HowTo: Set Up Reverse SSH Tunnels to Forward Ports

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VideofunnelSometimes, we have a powerful machine on our LAN, where we would like to run -all- our services like Squid, CUPS, MythTV, TOR, and so on.   In my case this is my Home Theater PeeCee.   I have all the appropriate daemons running on that machine and their listening ports are only on 127.0.0.1, and not on any outside interfaces (which would be a security problem).

But I also want these services on the other machines of my LAN, like the laptop and so on.   With reverse SSH tunnels, on the laptop I instigate a tunnel to the HTPC, and the HTPC’s daemon port is then forwarded through the encrypted tunnel to the laptop.   That port now appears on the laptop at 127.0.0.1 as if it’s local.   When I use that service, the laptop reaches into its bellybutton, goes through the encrypted tunnel to the remote server, and accesses the service running on the remote HTPC.   All of this is done through SSH with military-grade encryption, so you can do this no matter where you are, securely.   No matter what daemon, only port 22 is ever open to the outside.   And, it’s fast.

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*POOF*, BitCoins Gone

Silk Road 2.0 ‘Hack’ Blamed On Bitcoin Bug, All Funds Stolen

Oh.   dear.   I’ve been tracking this bug and should have known that if Mt Gox got hit, so would SR.   After this hit the news and I researched it, it looks like numerous SR users warned them beforehand too.   It may be that these warnings tipped off the perpetrator and gave him the idea.

This is why you keep coins in your own wallet and avoid leaving them lay on third-party accounts like SR.   Only transfer coins when you’re about to buy something.   (but not at SR)

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HowTo: Render SSL on your Hosted Websites

openssl

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With all the websites that still do not use SSL, and the clear benefits that SSL provides, the only reason I can see that people are still not using it is that it’s not straightforward for the time-challenged and the uninitiated.   So let’s do this.

Secure Sockets Layer is currently the most common method of encrypting access to websites.   It’s used by all manner of e-commerce, banking, security and other websites, and is highly advisable for all sites as it provides protection for your visitors and you.   SSL is a streaming cipher (as opposed to a block-cipher, i.e. for disks) which offers perfect forward secrecy as it uses a long-term public/private keypair, to exchange short-term symmetric keys for streaming.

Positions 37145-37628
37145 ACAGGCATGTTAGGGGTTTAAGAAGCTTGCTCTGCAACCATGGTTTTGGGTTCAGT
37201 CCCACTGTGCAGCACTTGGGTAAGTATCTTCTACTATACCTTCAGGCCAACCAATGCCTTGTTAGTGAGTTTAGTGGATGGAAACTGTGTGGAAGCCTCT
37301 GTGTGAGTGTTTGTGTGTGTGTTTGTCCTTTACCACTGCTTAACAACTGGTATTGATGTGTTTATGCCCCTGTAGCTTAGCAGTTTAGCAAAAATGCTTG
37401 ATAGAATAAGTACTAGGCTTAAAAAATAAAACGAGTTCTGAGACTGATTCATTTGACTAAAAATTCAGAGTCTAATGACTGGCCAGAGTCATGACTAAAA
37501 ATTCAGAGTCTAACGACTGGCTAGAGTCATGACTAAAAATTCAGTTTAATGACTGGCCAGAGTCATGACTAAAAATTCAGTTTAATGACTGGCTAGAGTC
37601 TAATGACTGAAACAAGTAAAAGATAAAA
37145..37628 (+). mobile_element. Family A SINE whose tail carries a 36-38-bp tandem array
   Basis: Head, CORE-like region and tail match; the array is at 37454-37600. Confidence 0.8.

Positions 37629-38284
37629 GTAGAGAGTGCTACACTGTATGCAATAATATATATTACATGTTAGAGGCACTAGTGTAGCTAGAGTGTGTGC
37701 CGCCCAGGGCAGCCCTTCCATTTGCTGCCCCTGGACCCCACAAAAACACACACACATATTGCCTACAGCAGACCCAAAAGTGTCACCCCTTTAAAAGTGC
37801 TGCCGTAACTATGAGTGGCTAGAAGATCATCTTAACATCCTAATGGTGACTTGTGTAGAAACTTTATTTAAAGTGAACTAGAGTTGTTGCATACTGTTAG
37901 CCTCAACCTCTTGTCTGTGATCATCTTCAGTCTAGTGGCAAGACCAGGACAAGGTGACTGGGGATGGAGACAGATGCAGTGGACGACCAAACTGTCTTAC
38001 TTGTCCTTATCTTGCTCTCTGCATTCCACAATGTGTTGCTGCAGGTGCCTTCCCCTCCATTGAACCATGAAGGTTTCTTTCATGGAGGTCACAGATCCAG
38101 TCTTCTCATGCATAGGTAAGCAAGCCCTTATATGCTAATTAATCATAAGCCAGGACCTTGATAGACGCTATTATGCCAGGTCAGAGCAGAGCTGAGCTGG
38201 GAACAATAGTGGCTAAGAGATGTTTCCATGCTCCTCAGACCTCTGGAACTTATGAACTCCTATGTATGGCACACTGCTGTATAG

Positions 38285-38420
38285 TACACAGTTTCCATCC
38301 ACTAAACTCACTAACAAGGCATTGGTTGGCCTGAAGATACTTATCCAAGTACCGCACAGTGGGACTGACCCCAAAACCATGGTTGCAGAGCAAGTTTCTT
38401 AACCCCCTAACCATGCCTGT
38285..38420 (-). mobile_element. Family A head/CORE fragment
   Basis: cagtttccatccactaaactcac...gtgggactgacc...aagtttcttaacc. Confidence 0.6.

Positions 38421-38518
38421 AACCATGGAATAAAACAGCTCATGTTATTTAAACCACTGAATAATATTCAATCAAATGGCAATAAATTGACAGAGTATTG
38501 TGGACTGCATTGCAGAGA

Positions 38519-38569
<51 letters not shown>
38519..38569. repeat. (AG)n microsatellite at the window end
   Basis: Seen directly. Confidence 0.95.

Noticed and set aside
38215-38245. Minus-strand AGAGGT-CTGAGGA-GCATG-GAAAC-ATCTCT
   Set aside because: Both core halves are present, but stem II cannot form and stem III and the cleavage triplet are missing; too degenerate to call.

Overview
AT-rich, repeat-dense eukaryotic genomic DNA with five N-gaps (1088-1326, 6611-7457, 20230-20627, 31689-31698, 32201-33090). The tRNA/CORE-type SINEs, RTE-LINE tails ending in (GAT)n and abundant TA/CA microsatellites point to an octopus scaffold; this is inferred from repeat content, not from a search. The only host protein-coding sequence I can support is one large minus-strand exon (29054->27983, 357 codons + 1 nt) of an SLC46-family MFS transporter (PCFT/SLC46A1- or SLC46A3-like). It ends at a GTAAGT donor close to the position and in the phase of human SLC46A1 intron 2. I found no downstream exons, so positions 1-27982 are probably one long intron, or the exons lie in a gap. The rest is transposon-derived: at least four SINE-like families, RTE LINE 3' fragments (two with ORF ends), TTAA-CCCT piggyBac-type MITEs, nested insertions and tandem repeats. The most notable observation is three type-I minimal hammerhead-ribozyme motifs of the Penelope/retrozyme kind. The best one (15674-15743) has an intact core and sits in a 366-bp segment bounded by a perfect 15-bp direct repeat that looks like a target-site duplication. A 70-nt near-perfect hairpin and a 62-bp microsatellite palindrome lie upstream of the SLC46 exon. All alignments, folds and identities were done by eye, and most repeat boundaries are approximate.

This HowTo assumes that you have one or more websites residing with a hosting firm, and that you control them with cPanel.   It also assumes that you’d like to have your SSL certificates, eh, without cost.

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HowTo: Set Up TOR for a Single User, or as a LAN Gateway

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The TOR Project (“The Onion Router”) is a network of virtual tunnels that allows people and groups to improve their privacy and security on the Internet.   It provides the foundation for a range of applications which allow organizations Torand individuals to share information over public networks without compromising their privacy.

  • Individuals use Tor to keep websites from tracking them and their family members, or to connect to news sites, email, instant messaging services, IRC, or the like when these are blocked by their local Internet providers.   Tor’s ‘hidden services’ let users publish web sites and other services without needing to reveal the location of the site.   Individuals also use Tor for socially sensitive communication:   chat rooms and web forums for rape and abuse survivors, or people with illnesses.
  • Journalists use Tor to communicate more safely with whistleblowers and dissidents.
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HowTo: Cache Web Objects with Squid

Squid

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Be kind to the Internet.   Practice good web hygiene and help yourself at the same time.   Squid is a venerable web object caching server, which optimizes the data flow between your browser and that distant webserver to improve performance and cache frequently-used content to save bandwidth.

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HowTo: Prevent DNS Cache Poisoning

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There has been a long history of attacks on the domain name system, ranging from brute-force DoS attacks to targeted attacks requiring specialized software.   A ne’er-do-well could send a few packets, which result in many packets to the target, an effect called ‘amplification’.   In July 2008 a new DNS cache-poisoning attack was unveiled that is especially dangerous because it doesn’t require substantial bandwidth or CPU nor does it require complex techniques.

With ‘cache poisoning’ an attacker inserts a fake address record into a Domain Name Server.   If the DNS accepts the false record, the cache is poisoned and further requests for that domain are sent to the attacker’s server.   The fake entry is cached by the DNS for as long as the ‘time to live’ (TTL), usually a couple of hours.   So you might think you’re going to your bank or to pay a bill, but you’re handing over your login info to the attacker.

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